As former governors who have supported projects that create good jobs and enhance our country's energy security, we've learned how the federal government can help or impede those efforts. One well-intended program, whose implementation threatens Pennsylvania workers, is the Renewable Fuel Standard (RFS), which requires the use of renewables in fuel supplies. The good news is it can be fixed.
Renewables are an important part of our fuel mix, and should remain so. Unfortunately, the Environmental Protection Agency uses a complicated system to verify their use, involving credits called Renewable Identification Numbers (RINs), which can be held or sold. Environmental regulations often use trading programs that reward parties with credits when they exceed expectations, creating a virtuous cycle. But the RFS has it backwards, by placing the compliance obligation on one party — refiners — and providing the credits to another party — blenders. This fundamental disconnect shatters that virtuous cycle and makes no sense.
The current RFS design puts extreme economic pressure on independent refiners such as our region's own Philadelphia Energy Solutions and Monroe Energy, which together support thousands of jobs and provide the Northeast with a stable supply of gasoline, heating oil, and diesel fuel.
United Steel Workers president Leo Gerard is pressing the EPA to fix the RFS by moving the point at which the obligation is placed to the same place where the RINs are awarded — thereby reestablishing the "virtuous cycle." According to the USW, efforts to "move the point of obligation from refineries to all blending facilities … will create a level playing field and allow … smaller refiners to compete."
When gasoline prices spike, those least able to afford it — the working poor, minority, and elderly communities — get hurt the most. The National Black Caucus of State Legislators found that "adverse impacts on refining related to these implementation problems endanger gasoline supply and price, creating substantial unequal impacts for consumers living on fixed incomes and in communities of color." They too have formally asked the EPA to move the point of obligation to where renewables are blended.
The high price of RINs (2 to 3 cents in 2012 to about 80 cents today) has even raised concerns about national security, as our country's refining base is fundamental to maintaining the readiness of our armed forces. Worried about our ability to mobilize in an emergency, military experts have told the EPA, "There can be little doubt that the volatility created by spikes in the RIN marketplace constrains the domestic refining base," which constitutes "a strategic threat to the security of the United States."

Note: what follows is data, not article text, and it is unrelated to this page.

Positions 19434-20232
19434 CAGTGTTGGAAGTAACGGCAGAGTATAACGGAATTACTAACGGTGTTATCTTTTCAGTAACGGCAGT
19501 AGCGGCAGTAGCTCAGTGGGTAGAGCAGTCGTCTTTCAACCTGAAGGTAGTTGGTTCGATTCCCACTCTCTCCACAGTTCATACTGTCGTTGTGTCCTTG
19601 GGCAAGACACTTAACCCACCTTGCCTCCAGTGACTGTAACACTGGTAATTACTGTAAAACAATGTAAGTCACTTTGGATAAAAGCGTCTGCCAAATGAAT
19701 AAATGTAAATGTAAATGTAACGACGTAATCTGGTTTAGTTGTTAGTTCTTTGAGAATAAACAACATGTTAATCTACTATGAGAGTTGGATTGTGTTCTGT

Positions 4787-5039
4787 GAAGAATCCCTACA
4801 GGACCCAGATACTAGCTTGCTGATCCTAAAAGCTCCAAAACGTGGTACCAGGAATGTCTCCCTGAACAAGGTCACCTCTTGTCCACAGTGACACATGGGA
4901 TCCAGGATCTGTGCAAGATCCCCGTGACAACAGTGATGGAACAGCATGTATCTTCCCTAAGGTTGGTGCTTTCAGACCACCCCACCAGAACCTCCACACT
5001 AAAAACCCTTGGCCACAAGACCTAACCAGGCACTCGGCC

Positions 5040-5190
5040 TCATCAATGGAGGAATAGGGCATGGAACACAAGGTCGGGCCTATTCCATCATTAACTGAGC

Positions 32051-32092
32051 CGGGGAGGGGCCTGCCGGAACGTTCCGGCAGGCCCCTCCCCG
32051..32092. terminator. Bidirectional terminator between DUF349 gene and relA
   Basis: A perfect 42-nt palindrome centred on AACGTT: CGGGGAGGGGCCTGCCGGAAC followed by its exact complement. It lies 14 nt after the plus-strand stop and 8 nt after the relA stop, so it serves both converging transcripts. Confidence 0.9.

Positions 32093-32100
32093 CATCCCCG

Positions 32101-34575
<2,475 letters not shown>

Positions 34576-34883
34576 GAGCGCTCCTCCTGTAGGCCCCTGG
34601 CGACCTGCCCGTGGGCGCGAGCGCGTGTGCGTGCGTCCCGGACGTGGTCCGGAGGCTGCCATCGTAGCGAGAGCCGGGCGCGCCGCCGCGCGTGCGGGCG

Some may suggest changing the RFS program as we advocate would inappropriately benefit special interests. But that isn't what this is about. For us, this is about protecting thousands of well-paying jobs for our fellow citizens and preserving smaller refineries that are critical to our region's economic health and prosperity.
A year ago in Pittsburgh, candidate Donald Trump said: "I'm going to lift restrictions on American energy and allow this wealth to pour into our communities, including right here in the state of Pennsylvania." In the face of both the president's interest in maintaining America's energy advantage and the widespread discontent with the RFS, the EPA should move quickly to fix this problem.
As two people who care deeply about the continuing health of Pennsylvania and this country — and who both remember very well how just a few years ago a massive bipartisan effort successfully defeated an existential threat to our region's refineries — we see little upside or basic fairness to this program's current structure.
We do, however, see an effective way to improve it: move the point of obligation under the RFS. With a stroke of the pen, the administration can preserve refineries in Pennsylvania and across the nation, protect tens of thousands of jobs, unleash billions in capital investment, safeguard consumers, and advance the cause of national security — all while maintaining the role that renewables have to play in our fuel supply. Not a bad way to keep a promise to the American people regarding our country's energy.